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Resource Extraction in Western Siberia: Through the Eyes of a Corporate Representative


I recently finished taking an Ethnoecology summer course at the University of Victoria. At the beginning of the course, we were divided into groups of three, and each group was assigned to a hunter-gatherer tribe or community that was being exploited by governments or corporations, or both. Each person in the groups was designated a different viewpoint from which to argue – Indigenous, Environmental, or Corporate. As the class was an environmental studies class, no one wanted to be corporate, including myself, but the lottery wasn’t kind. I was the corporate rep for governmental-oil conglomerates in Western Siberia, where the Khanty people traditionally make their home.

As a corporate representative for the class debate project, it was my job to provide a rationale for corporate resource extraction, justify the annihilation of the Khanty’s cultural diversity, explain of the ideologies that govern modern global economic convention, and give solid reasons for the unrestrained liquidation of social and ecological capital for short-term economic capital.

The Khanty people are hunter-gatherers – taciturn, concentrated, quiet, thoughtful and industrious. The bulk of the Khanty population occupies the Khanty-Mansiysk Autonomous Okrug, or Khantia-Mansia, which is a federal subject of Russia. The traditional mainstay of the Khanty economy was hunting, which was not merely a means of sustenance, but an inextricably vital link to the development and maintenance of their way of life and culture. Indeed, images of hunting and fishing are extremely important to the culture and all hunting equipment, which was personally manufactured, was considered as the same substance as the person using the artifact.  Aside from hunting animals for sustenance such as bear, moose, and wild reindeer, animals such as badger, fox and sable were hunted for fur. The Khanty also fished and gathered berries and mushrooms for sustenance. They lived in small groups separated by hundreds of miles in order to reduce the amount of environmental degradation. Like many other hunter-gatherer cultures, the Khanty worshipped and lived in balance with nature, as their livelihood was interconnected with the wilderness around them.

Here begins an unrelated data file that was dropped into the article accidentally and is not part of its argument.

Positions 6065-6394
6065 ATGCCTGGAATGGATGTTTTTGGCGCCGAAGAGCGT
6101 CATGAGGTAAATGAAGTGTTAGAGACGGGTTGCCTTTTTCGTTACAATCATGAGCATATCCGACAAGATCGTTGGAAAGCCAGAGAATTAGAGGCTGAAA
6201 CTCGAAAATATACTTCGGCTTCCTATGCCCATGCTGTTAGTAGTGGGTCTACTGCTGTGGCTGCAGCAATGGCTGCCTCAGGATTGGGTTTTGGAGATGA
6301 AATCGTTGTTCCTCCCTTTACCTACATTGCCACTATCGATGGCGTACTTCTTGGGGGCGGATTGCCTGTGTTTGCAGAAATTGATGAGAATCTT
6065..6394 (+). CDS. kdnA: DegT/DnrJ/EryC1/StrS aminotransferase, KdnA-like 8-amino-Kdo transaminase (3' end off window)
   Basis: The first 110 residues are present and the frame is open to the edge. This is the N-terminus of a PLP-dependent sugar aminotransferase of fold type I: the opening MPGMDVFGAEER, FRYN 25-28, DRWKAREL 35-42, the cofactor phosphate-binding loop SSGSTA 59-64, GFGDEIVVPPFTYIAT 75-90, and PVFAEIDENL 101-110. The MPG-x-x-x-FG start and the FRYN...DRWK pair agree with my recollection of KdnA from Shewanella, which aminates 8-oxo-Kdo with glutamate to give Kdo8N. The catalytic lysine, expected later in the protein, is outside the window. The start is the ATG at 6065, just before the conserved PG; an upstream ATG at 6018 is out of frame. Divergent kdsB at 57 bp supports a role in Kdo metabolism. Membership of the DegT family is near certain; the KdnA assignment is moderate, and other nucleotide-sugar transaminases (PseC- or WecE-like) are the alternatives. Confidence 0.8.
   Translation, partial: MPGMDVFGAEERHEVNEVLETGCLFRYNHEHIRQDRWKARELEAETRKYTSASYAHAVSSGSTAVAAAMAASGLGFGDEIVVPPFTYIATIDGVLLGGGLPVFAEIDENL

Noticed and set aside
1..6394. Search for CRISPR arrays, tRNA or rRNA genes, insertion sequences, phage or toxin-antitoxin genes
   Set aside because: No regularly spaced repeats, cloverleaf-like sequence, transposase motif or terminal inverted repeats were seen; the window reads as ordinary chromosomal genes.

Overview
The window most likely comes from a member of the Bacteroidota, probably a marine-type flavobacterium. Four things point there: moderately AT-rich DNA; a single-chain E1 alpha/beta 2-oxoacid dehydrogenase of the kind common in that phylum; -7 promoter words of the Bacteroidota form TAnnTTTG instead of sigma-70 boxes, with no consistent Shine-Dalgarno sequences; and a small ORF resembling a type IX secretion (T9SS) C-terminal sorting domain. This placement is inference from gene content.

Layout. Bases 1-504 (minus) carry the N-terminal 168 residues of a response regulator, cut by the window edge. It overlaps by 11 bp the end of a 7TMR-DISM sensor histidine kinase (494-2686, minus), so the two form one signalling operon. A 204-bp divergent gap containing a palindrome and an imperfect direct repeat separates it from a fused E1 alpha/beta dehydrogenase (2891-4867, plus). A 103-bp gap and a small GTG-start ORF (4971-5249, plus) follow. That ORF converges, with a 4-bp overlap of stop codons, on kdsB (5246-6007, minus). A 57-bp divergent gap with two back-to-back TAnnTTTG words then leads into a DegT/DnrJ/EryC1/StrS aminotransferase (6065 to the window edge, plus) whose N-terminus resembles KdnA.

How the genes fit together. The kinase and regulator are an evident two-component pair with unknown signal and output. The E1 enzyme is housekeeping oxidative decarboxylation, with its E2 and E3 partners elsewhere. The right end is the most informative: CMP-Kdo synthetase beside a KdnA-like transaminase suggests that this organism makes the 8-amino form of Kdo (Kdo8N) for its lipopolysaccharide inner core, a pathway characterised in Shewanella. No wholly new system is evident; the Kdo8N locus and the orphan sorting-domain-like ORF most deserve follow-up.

According the Khanty-Mansiysk Autonomous Okrug website, the majority of the oil produced in Russia comes from Khantia-Mansia, making the region of critical economic importance, both globally and nationally. According to numerous sources Khantia-Mansia is an ecological disaster area caused especially by intensive oil and gas extraction which began Western Siberia with Soviet drilling and has continued today. Khanty diet has deteriorated, diseases are spreading, the rate of homicide, suicide, and alcoholism is growing, the natural resources  are declining, and the Khanty language, traditional culture and way of life are disappearing all in the name of short term corporate profit. In order to look at the issues surrounding resource extraction in Khantia-Mansia using from the corporate representative viewpoint, I had to familiarize myself with conventional corporate ideology. This wasn’t too hard, as it has been widely addressed.

As demonstrated by The Corporation, a Canadian documentary film, corporations, as legal persons, fully meet the diagnostic criteria of a psychopath. They feel no guilt, are self-interested, amoral, callous, deceitful, and anti-social. They breach social, legal, and environmental standards by ignoring, or externalizing, environmental and social damages in order to maximally profit from resource extraction, manufacturing, production and consumption, all the while masquerading as altruistic, empathetic and responsible.